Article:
Marvin Speculates on the MCA Big MAC

Marvin Speculates on the MCA Big MAC

By CWNP On 01/26/2009 - 14 Comments

I know, you're already wondering, "who is Marvin?"  A pseudonym for Marcus + Devin.  You can thank CWNE Round Table member and CWNT (instructor) Gene Hill, who came up with it, for the chuckle.  Marcus is my trusty lab engineer here in the Batcave.  We were bouncing ideas back and forth about some problems we were having here in the lab, and we came up with an idea that probably won't work...but you never know where it might lead.

We are having an issue where TxBF systems are becoming victims of their own success.  They provide such excellent SNR that clients won't let go of an AP (stickiness).  We've tested clients, like Intel's 4965agn, that have roaming aggressiveness settings, and after configuring them for maximum aggressiveness they still stick to an AP far too long.  If APs with TxBF capability aren't placed appropriately far apart, roaming can be a bit of a problem (because the client makes the decision).  I'm not pointing out a flaw in TxBF systems or necessarily the technology itself, but rather a flaw in the interaction between TxBF infrastructures and the various types of clients that connect to them.  The real flaw here is that clients make crappy and inconsistent roaming decisions.

As we were going through this testing, I remembered reading a Meru whitepaper that talked about the importance of maintaining a steady SNR during roaming.  I dug through their whitepapers until I found the picture that was stuck in my long-term memory (see below).  I think the picture says alot, and it's what we've been experiencing.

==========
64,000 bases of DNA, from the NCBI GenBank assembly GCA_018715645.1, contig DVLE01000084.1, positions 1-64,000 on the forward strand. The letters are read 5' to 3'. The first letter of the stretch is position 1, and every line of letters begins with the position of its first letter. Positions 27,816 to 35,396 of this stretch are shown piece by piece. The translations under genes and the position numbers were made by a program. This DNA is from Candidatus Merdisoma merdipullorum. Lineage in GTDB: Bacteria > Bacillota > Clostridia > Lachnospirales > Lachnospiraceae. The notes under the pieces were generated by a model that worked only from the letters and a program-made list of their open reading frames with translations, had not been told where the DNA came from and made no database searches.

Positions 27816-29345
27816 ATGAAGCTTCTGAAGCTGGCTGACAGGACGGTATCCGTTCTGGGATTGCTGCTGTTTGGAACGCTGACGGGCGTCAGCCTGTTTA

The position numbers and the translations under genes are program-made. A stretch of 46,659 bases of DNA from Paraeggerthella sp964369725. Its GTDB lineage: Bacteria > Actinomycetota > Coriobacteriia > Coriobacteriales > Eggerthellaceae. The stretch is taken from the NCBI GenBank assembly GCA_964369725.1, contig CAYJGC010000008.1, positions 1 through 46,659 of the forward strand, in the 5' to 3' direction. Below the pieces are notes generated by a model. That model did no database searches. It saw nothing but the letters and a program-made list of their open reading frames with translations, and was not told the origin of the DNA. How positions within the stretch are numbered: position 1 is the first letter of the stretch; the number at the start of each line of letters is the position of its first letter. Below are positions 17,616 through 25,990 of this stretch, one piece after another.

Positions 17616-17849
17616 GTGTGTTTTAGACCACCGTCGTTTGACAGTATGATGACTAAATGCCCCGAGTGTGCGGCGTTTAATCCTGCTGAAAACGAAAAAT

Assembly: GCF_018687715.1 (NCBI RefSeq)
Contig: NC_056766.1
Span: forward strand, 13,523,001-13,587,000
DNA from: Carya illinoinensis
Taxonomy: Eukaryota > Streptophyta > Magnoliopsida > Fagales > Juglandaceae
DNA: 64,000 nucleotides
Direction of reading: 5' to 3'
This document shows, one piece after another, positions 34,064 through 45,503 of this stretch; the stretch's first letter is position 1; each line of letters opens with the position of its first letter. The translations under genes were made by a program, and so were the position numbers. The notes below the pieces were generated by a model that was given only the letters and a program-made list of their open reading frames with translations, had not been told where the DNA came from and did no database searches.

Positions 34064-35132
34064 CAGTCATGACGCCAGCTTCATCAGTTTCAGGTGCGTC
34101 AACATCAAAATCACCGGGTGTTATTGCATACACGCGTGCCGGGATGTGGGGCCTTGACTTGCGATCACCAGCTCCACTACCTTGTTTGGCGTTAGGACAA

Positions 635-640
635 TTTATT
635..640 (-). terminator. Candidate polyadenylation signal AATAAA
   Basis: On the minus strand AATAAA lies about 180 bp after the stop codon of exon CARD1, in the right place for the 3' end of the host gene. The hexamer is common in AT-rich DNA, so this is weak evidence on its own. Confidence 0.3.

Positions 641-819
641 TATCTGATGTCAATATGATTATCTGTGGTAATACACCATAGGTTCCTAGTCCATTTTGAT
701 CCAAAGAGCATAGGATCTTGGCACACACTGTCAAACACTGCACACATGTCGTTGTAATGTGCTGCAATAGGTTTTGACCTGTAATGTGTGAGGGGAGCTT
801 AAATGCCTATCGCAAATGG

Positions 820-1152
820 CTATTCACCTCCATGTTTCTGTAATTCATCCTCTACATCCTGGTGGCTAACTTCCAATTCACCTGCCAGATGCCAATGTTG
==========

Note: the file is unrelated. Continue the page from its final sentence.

By having the controller make the handover decisions instead of the client, steady SNR is maintained yielding consistently high throughput.  This is exactly the problem we're having here in the CWNP Lab.  We have to tell manually our client to reconnect to get it to move to the AP where it can get the highest data rate.  While 78 Mbps is nice, 130 Mbps is better.  I want the controller to maximize the client's data rate to the system as a whole at all times as the client roams.  This isn't something that MCA systems do, and when you add TxBF, it can get worse if the system isn't deployed properly.  Again, this is NOT the fault of the infrastructure but rather the fault of the client devices due to their inability to make decent roaming decisions.  

OK, to the crux of this blog post...

What if we could have a Virtual Cell(R) like that of Meru while using an MCA architecture?  Sure, there are issues to solve (like how clients would handle finding the same AP on multiple channels while scanning), but there are also some standards-based tricks we could pull to make this function.  Vendors do it every day, no?  For example, what about using the Channel Switch Announcement as an instruction to each station to move to another channel?  The station would actually find a different AP with the same BSSID, but it would think that it's own AP moved to that channel (per the Channel Switch Announcement action frame's instruction).  Since that frame is unicast, it could be used to "bump" stations to the best AP all the time.  Since each AP would have the same BSSID, no roaming process (Reassociation, 4-Way Handshake, etc.) would be required.

Something along these lines would solve the stickiness problem, giving "control to the controller" (which is far better than where it is now), and would speed roaming.  In fact, vendors should consider this a challenge...nay, a dare.   Marvin says, "we bet you can't figure out how to do this!" ;)

Blog Disclaimer: The opinions expressed within these blog posts are solely the author’s and do not reflect the opinions and beliefs of the Certitrek, CWNP or its affiliates.

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